The first US Open played with empty stands, the first final (50 years since the tie-break introduction) concluded in the 5th set tie-break, and finally… the first man born in the 90s becomes a Grand Slam champion! Seven months ago, after their epic 4-setter in the Australian Open semifinal, Thiem called Zverev’s serve the best in the world. Early on in the US Open final, he showed tremendous respect to this serve standing as far as actually possible behind the baseline being prepared for returning. Zverev  was holding without any troubles until he sensationally led 6-2 5:1* (set point) – reminiscence of his semifinal in which he trailed 3-6 0:5* (deuce) to Carreno. As Thiem  held saving three set points, he finally figured out how to respond on Zverev’s serves and the one-sided match in the first hour turned to be balanced for another three hours. The first crucial moment came at 4-all (deuce) in the 3rd set – Thiem’s ball was called ‘out’ but he made a challenge and instead of mini-match point for Zverev the point was repeated – Thiem won it, the game and the set. In the 4th set he broke in the 8th game albeit Zverev had a game point to equal at 4-all. The 5th set was crazy. They exchanged breaks in the beginning and Zverev became more emotional. He was serving at 5:3, led 5:4* (30/15) when Thiem got the point with a service winner, followed up by three forehand winners down the line (the first of them hit the sideline so the German of Russian origin was a few centimetres from a championship point). The Austrian broke at 5-all, but barely went to his chair suffering cramps. After a massage he seemed rather ok, but his movement was limited anyway. Zverev broke back and felt cramps too! The deciding tie-break it was a game of nerves, they both were afraid of hitting big serves (Thiem produced his fastest serve though, to lead 4:3… 132 mph), Zverev committed two double faults not risking his second serves, Thiem was trying to base his backhand on slicing while normally it’s only a shot he uses in defence. The Austrian led 6:4* and wanted to finish the championship with a powerful forehand – missed twice. 6-all: Zverev attacks the net, and Thiem plays at him two strong backhands, Zverev blocks two BH volleys and Thiem passes him with a big forehand down the line. Third match point. Thiem’s first serve just 93 mph (149 kph), 4-stroke rally & Zverev sends his casual backhand wide. # That match reminded me of the French Open ’84 final when Lendl was also destroyed in the opening two sets before clinching his first major title. The Czechoslovak had lost his first four major finals, Thiem lost his first three. It’s Thiem’s second match he has won 8/6 in the 5th set tie-break, previously he did it 4.5 years ago in a Davis Cup rubber (Austria d. Portugal 4-1; Group I – first round) as he overcame Gastao Elias 3-6, 7-5, 6-3, 1-6, 7-6 in an indoor match after 3 hours 33 minutes, also coming back from a break down in the decider (in that match Thiem was not forced to save a match point too).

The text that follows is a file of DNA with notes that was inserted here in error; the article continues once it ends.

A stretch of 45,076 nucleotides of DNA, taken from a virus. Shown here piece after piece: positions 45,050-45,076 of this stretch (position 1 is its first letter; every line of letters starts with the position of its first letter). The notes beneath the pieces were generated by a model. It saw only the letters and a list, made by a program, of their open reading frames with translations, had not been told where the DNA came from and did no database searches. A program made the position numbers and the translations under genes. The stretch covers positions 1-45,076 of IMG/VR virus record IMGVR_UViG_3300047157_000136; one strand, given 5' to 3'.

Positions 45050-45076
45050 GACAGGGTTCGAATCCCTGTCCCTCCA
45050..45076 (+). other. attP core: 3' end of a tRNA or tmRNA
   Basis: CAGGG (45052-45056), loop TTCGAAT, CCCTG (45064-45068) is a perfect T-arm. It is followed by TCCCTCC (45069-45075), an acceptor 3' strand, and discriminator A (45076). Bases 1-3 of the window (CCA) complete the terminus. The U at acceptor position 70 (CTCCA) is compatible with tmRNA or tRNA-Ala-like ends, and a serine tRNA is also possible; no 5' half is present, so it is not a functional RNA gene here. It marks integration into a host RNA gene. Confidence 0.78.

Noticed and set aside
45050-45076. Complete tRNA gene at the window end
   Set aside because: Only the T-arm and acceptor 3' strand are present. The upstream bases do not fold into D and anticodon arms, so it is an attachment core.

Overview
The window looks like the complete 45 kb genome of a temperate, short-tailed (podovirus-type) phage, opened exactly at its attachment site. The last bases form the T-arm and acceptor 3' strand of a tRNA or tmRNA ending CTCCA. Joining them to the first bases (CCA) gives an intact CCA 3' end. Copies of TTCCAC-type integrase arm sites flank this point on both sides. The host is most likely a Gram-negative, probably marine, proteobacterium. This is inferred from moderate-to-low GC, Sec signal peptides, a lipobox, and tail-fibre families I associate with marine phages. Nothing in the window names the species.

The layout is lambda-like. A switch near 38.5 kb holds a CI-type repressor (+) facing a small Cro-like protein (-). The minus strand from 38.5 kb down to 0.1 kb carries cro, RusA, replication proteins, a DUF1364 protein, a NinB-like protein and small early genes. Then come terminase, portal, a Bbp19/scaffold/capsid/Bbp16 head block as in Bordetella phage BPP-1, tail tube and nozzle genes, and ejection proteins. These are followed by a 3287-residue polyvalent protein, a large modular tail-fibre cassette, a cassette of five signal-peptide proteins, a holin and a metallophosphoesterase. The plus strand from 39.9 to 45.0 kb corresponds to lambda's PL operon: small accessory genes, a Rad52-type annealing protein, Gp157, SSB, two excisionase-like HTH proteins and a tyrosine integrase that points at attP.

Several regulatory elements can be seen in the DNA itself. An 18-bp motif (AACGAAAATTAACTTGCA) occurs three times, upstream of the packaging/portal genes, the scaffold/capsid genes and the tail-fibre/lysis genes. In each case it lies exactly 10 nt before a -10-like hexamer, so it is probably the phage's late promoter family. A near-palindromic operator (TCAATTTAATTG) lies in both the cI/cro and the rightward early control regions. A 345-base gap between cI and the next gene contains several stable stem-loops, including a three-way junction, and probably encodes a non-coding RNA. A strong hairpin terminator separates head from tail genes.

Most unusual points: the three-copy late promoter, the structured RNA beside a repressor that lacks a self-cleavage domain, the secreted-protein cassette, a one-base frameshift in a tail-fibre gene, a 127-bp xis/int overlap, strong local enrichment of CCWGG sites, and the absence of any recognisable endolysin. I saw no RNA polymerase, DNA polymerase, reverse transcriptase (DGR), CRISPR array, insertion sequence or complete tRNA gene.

Thiem’s route to his 17th title (first major in his 160th main-level event):
1 Jaume Munar 7-6(6), 6-3 ret.
2 Sumit Nagal 6-3, 6-3, 6-2
3 Marin Cilic 6-2, 6-2, 3-6, 6-3
4 Felix Auger-Aliassime 7-6(4), 6-1, 6-1
Q Alex de Minaur 6-1, 6-2, 6-4
S Daniil Medvedev 6-2, 7-6(7), 7-6(5)
W Alexander Zverev 2-6, 4-6, 6-4, 6-3, 7-6(6)
# Comparison of similar major finals:
FR Open ’84: Lendl d. McEnroe 3-6, 2-6, 6-4, 7-5, 7-5… 4 hours 8 minutes… Total points: 158-154… 5 pts away
US Open ’20: Thiem d. Zverev 2-6, 4-6, 6-4, 6-3, 7-6… 4 hours 2 minutes… Total points: 163-159… 2 pts away
Thiem & Zverev are the two best players born in the 90s, it seems that the first half of this decade may belong to them taking into account Federer is 12 years older than Thiem, Nadal 7 years, Djokovic 6 years. Here is a comparison after their epic US Open final (Thiem leads 8-2 in their H2H, 3-0 at majors).
Thiem – 27 y.o… titles – 17 (1 major title, 3 major finals; 1 M1K title, Masters runner-up)… 291-153 record… 9-7 five-setters (56%)… 114-97 tie-breaks (54%)
Zverev – 23 y.o… titles – 11 (1 major final, 1 major SF; 3 M1K titles, Masters champion)… 235-121 record… 14-7 five-setters (66%)… 92-66 tie-breaks (58%)
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